Body temperature is closely regulated via the integration of a number of mechanisms, the study of which has been greatly assisted by the exploitation of comparative physiology. Previous studies have demonstrated that chronic renal failure patients have significantly lower body temperatures than healthy subjects when artifacts from circadian changes were taken into consideration. We hypothesize that the blunting of renal sensory neurons after kidney partial ablation may contribute to the lack of suppression of sympathetic efferent outflow towards BAT, modifying the glucose metabolism signaling pathway, UCP 1 expression and liver mitocondrial respiratory chain activity.Methods
To evaluate the influence of renal mass reduction, renal denervation and chronic deafferentation by capsaicin on thermoregulation, glucose metabolism, UCP1 expression and liver mitocondrial respiration, was used respectively, the blocking of heat dissipation by thermoneutral body water immersion, the oxygen consumption by Clark-type electrode, and western blot method.Results
The study confirmed that, following 5/6 nephrectomy, the basal core temperature of rats was significantly lower than that of control animals when maintained in a thermoneutral body water immersion recipient, as compared to controls. Additionally, we demonstrated that exposure of bilateral renal denervated or of renal chronic capsaicin-treated rats to a similar experimental protocol results in a fast and high rise in rectal temperature response, and this is associated with a significant increase in the basal serine phosphorylation and protein levels of Akt and protein levels of UCP1. This was observed despite unchanged liver mitochondria respiratory control and ADP/O ratios in 5/6 Nx, as well as DNx, when compared to control mitochondria.Conclusions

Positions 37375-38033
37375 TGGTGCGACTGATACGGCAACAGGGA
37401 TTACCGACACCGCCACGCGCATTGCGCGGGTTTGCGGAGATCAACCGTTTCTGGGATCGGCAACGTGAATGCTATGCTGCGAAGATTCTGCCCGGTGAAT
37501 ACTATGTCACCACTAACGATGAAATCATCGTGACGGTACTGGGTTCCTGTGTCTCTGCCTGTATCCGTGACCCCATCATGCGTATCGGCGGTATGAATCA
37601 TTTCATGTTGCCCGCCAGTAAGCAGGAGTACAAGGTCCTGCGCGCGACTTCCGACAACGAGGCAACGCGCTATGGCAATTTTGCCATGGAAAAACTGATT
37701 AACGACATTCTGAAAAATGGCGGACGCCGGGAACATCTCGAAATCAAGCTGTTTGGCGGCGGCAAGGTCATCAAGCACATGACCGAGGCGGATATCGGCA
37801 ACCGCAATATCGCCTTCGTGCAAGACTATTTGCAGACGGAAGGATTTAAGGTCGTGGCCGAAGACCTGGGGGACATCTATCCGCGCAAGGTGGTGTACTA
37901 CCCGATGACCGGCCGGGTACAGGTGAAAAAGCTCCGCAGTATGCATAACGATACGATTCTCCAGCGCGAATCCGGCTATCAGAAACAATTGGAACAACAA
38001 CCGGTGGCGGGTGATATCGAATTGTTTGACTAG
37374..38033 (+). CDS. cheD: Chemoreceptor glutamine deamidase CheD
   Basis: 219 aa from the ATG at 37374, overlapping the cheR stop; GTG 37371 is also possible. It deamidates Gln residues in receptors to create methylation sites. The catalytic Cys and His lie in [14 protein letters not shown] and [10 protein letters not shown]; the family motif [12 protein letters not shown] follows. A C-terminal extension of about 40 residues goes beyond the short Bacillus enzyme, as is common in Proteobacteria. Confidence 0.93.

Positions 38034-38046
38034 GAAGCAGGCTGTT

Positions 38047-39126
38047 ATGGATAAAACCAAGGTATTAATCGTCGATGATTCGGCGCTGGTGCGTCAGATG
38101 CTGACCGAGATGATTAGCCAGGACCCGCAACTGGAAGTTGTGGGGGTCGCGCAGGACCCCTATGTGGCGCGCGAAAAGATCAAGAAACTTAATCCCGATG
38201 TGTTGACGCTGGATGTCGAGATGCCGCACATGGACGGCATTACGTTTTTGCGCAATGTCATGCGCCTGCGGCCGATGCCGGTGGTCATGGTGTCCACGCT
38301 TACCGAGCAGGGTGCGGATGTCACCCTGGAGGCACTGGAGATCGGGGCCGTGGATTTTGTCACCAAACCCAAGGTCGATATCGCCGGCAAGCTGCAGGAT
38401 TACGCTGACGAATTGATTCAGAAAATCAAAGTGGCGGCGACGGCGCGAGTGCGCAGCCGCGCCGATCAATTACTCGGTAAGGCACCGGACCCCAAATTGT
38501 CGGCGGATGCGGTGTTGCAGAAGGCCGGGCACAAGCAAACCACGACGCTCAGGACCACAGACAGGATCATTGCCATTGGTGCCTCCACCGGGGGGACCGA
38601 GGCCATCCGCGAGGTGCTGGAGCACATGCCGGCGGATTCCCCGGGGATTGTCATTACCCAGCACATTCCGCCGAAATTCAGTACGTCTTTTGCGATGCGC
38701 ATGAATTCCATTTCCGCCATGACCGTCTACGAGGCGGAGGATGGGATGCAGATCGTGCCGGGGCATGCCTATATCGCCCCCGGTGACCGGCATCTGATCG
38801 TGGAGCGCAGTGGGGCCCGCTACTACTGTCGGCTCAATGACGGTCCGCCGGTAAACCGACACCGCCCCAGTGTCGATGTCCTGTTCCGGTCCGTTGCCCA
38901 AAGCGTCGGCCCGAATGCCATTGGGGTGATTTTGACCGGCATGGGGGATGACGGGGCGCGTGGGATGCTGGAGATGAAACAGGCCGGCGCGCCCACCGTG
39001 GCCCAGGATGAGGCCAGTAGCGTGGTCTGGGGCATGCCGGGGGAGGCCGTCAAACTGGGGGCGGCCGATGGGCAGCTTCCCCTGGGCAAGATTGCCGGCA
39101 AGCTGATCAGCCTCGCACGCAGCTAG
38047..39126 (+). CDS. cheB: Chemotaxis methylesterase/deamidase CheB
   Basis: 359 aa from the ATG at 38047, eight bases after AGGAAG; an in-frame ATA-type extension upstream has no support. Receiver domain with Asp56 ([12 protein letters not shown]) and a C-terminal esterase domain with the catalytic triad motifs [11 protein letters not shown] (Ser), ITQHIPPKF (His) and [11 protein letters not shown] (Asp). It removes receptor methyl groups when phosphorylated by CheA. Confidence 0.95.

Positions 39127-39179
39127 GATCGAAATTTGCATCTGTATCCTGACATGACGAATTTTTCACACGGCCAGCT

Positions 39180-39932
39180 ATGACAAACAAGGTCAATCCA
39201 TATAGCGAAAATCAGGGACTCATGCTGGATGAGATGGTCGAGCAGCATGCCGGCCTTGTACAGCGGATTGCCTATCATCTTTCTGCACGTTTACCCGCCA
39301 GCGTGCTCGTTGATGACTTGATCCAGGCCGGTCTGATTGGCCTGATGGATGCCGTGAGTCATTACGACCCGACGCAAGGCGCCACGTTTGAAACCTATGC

Speculatively, it may be suggested that one of the renal sensory nerve signal defects associated with decreased kidney energy generation, induced by kidney ablation, may result in an inability to control the body temperature.